Graffiti Legend Unmasked As NYPD Cop
Nov 6, 2011 9:52 a.m.
Police discovered the identity of one of New York City's most prolific graffiti vandals -- and he is one of their own.
Steven Weinberg, 43, a patrolman who retired from the NYPD in 2001 after hurting his leg, is the notorious "Neo" -- one of the peskiest subway taggers of the 1980s.
And the spray-painting miscreant is making a comeback, cops said.
Transit cops investigating graffiti in northeast Queens watched as Neo's tag began appearing all over train trestles and highway overpasses the last two years, not far from Weinberg's home.
Meanwhile, Neo was taunting investigators. Without identifying himself by name, the aging vandal gave a lengthy interview to the underground graffiti website SubwayOutlaws.com in which he bragged about his time as Neo and identified himself as a cop and "a cripple."
Weinberg, who uses a cane, was not hard to track down once his name finally surfaced.
Cops found "numerous emails" talking about Weinberg's "graffiti-related activities," as well as Neo's Myspace page, which had comments revealing the ex-cop's birthdate.
Weinberg was arrested at his home on Aug. 3, 2010, and charged with felony criminal mischief and misdemeanor making graffiti and possessing a graffiti instrument.
His trial could begin as early as Thursday in Queens Criminal Court.
The married dad does not deny that he once was Neo.
"I started 'writing' in Flushing, Queens, in 1979, mainly hitting up my name on the stairways in my building," Weinberg told SubwayOutlaws in the undated interview, confirmed by Weinberg's lawyer as authentic.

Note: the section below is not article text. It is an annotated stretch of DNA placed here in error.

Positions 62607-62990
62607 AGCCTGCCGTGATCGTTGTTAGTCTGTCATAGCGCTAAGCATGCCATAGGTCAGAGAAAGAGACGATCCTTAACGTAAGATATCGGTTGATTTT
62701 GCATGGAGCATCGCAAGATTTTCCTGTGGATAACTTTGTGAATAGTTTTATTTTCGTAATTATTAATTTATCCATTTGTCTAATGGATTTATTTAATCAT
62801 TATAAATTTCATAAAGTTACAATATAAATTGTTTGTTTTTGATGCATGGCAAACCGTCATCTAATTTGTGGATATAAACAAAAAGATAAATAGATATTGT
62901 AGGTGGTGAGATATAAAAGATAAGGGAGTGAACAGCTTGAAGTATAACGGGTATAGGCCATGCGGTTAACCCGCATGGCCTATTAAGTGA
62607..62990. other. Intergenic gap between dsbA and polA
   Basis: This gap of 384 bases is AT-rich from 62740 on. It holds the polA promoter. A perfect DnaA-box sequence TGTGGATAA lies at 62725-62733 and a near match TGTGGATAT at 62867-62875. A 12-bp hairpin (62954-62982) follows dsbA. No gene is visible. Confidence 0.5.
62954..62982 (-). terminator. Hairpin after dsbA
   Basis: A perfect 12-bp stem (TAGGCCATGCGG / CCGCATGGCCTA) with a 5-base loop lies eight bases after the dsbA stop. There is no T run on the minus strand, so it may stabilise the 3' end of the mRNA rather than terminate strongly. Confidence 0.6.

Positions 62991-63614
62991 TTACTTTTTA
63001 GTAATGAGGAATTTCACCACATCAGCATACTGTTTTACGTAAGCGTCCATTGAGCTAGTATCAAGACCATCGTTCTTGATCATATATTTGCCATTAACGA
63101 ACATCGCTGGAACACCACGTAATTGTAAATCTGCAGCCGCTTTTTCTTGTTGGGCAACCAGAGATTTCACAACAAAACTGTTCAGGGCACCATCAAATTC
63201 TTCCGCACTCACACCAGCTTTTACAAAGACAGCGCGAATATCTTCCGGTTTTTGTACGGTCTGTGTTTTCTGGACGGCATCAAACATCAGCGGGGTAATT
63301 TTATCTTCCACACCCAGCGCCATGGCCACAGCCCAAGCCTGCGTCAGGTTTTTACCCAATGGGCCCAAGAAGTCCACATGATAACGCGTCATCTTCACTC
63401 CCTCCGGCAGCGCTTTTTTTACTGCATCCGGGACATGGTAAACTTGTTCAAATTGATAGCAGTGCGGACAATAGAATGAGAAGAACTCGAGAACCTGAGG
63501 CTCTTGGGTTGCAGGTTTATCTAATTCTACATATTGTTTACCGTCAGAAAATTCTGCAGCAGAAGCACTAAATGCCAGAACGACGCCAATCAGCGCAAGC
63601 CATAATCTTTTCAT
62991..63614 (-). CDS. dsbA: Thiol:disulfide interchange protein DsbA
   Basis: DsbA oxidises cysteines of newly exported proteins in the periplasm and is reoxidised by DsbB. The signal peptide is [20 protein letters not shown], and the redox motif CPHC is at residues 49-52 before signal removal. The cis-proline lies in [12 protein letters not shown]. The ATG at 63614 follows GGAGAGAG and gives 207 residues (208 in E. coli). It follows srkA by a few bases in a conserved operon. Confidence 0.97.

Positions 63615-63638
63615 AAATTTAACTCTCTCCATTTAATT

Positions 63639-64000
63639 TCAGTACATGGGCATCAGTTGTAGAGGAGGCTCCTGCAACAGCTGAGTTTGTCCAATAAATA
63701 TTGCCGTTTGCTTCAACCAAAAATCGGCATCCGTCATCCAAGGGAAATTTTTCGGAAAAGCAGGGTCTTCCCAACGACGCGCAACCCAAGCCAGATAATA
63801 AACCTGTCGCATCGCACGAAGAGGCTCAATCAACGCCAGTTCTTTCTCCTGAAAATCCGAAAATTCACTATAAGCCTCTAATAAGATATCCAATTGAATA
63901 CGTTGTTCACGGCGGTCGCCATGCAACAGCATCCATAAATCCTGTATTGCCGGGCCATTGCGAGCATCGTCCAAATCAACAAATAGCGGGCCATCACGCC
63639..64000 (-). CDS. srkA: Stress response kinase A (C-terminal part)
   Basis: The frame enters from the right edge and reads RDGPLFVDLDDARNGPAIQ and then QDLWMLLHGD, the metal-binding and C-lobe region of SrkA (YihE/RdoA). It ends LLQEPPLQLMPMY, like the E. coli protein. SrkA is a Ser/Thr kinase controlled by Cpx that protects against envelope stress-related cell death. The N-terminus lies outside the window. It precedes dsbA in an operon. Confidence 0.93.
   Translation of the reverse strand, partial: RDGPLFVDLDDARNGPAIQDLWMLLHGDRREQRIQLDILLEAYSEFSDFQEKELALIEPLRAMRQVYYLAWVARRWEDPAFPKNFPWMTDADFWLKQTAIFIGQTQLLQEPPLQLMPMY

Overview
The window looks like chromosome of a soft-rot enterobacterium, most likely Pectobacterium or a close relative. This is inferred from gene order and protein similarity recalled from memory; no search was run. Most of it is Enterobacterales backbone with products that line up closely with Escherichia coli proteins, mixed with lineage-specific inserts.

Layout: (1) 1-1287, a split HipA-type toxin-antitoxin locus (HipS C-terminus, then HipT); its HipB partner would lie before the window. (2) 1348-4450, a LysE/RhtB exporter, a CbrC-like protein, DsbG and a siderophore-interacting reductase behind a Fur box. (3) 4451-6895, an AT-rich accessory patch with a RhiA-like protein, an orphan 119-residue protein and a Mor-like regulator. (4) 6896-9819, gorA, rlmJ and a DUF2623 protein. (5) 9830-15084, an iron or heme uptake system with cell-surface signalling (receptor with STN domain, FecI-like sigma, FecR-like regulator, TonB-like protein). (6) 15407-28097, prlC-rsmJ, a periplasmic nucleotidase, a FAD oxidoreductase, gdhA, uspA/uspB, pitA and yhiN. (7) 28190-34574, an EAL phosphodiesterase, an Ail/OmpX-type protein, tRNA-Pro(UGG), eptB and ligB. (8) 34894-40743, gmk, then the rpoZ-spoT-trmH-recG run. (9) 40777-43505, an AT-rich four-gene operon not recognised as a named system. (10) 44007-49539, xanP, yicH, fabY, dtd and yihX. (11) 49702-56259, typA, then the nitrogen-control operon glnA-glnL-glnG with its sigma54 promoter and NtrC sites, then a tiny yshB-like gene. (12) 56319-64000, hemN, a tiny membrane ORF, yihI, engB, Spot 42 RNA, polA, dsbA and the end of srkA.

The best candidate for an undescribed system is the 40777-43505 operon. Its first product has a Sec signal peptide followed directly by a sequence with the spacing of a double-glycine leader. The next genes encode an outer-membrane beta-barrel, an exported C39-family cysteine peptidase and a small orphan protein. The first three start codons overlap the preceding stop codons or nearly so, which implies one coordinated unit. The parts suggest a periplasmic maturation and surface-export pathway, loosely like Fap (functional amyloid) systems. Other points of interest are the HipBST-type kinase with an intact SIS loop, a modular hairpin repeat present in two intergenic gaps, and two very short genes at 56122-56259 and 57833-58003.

Neo mercilessly hit trucks, buses, mail trucks, parks and schools with his aerosol artillery, but the favored targets were subway cars, which helped Neo achieve "all-city" status -- graffiti slang for taggers whose work was seen on subway trains in the boroughs.
Weinberg hung up his paint can and decided to go straight -- joining the NYPD in 1995, at the age of 27.
But his career derailed when, as a patrolman hunting for victims' remains in a homicide investigation, he tripped over a fence, seriously damaging the nerves in his leg, his lawyer said. He left the job in May 2001 on an approximately $38,000-a-year disability pension.
Police said that, unable to work, Weinberg returned his attention to his first love, graffiti.
But his lawyer, Patrick Broderick, said there is no way the crippled cop went back to his rebel roots.
The current charges -- and his client's alleged confession -- are bogus, Broderick claims. The lawyer insists there is a Neo copycat on the streets. "It just couldn't be him," he said.
Weinberg has since filed suit against the city in Manhattan Supreme Court, claiming his 2010 arrest was based on "defective information."
Read more: New York Post